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Leon Bloch, M.D.; James Kosse, M.D.; Heinrich Necheles, M.D., Ph.D.
JAMA. 1937;109(3):204. doi:10.1001/jama.1937.92780290002007a.
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Markedly increased coagulability of the blood of man and dog following ingestion of protein was reported in 1927 by Mills and one of us.1 Unaware of the literature on this subject, Bürger and Schrade2 repeated our work and confirmed it; they also found that histidine shortens blood clotting time considerably and believe that this may explain beneficial effects of histidine therapy which they observed in bleeding peptic ulcer.3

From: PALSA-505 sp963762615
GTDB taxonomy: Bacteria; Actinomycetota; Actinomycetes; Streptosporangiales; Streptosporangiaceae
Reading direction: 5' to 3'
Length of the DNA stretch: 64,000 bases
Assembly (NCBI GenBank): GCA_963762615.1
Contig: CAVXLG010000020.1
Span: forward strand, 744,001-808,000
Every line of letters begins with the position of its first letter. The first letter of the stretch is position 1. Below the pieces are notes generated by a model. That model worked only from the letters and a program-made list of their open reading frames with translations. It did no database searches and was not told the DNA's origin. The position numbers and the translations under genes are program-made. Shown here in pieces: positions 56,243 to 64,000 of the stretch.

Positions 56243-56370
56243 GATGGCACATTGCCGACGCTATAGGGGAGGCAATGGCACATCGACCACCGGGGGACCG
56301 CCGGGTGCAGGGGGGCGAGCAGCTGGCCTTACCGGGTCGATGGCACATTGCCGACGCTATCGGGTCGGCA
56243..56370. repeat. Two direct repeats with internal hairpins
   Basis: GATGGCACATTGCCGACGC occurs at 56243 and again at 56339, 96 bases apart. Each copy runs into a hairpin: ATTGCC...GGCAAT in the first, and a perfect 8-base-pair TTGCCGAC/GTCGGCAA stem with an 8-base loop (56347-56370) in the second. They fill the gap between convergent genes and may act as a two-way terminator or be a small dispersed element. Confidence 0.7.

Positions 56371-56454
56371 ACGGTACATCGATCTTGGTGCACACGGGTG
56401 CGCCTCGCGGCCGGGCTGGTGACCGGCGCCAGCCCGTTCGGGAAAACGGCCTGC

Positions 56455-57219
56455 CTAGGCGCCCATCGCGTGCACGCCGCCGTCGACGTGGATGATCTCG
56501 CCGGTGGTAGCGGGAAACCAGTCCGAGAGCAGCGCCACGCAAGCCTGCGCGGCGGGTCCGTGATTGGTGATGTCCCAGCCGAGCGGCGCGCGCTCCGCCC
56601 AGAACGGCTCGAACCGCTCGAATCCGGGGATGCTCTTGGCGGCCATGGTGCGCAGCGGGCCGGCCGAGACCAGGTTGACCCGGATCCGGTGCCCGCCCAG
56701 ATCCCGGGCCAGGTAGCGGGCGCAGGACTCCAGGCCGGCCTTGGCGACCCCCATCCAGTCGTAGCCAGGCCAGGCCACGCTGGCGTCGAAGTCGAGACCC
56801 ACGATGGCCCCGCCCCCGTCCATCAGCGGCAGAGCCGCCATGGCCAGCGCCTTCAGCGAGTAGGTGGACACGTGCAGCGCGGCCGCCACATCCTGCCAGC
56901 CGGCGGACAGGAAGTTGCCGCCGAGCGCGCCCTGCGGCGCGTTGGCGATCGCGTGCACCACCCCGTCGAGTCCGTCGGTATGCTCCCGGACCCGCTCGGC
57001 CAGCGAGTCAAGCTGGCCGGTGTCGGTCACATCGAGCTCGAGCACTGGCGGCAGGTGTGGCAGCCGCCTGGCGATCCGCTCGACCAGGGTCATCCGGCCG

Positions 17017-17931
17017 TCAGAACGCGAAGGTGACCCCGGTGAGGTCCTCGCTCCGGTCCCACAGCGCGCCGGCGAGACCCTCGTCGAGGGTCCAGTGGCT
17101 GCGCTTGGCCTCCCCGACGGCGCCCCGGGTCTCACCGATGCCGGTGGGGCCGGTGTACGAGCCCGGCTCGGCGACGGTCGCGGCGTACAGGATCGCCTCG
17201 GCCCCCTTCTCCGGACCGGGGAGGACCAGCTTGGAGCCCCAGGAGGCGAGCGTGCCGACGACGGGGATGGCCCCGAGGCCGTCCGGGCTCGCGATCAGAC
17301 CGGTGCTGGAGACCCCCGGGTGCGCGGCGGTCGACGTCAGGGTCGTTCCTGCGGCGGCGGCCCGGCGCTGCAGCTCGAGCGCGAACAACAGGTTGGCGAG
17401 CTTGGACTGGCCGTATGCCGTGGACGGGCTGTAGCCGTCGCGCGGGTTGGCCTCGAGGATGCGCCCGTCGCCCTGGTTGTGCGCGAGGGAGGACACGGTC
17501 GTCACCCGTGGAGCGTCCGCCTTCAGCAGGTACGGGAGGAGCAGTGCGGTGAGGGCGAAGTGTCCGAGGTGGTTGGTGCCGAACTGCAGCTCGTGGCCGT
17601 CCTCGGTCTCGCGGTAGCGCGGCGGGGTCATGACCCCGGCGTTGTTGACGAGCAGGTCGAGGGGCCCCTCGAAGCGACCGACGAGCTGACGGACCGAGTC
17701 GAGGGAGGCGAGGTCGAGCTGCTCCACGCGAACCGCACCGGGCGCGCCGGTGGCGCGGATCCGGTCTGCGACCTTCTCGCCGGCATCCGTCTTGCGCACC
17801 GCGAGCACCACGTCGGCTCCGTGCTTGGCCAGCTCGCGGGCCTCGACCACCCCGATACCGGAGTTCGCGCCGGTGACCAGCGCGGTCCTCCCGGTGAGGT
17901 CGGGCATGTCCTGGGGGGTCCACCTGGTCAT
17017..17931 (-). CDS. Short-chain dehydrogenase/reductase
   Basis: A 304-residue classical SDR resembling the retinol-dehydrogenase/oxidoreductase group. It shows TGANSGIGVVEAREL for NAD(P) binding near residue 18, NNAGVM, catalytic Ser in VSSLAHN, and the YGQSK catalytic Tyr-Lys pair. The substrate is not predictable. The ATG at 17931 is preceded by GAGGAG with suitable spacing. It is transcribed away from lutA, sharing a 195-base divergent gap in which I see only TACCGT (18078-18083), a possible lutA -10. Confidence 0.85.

Our experience has been that small amounts of protein have very little effect on clotting time, and, since the dose of histidine employed by the German workers was only 5 cc. of a 4 per cent solution of laevo-histidine monohydrochloride (Larostidin), we did not feel that the reported effect of histidine on clotting time was due to a generic effect of amino acids but to a specific hitherto unknown property of that compound. Therefore the clotting time was measured


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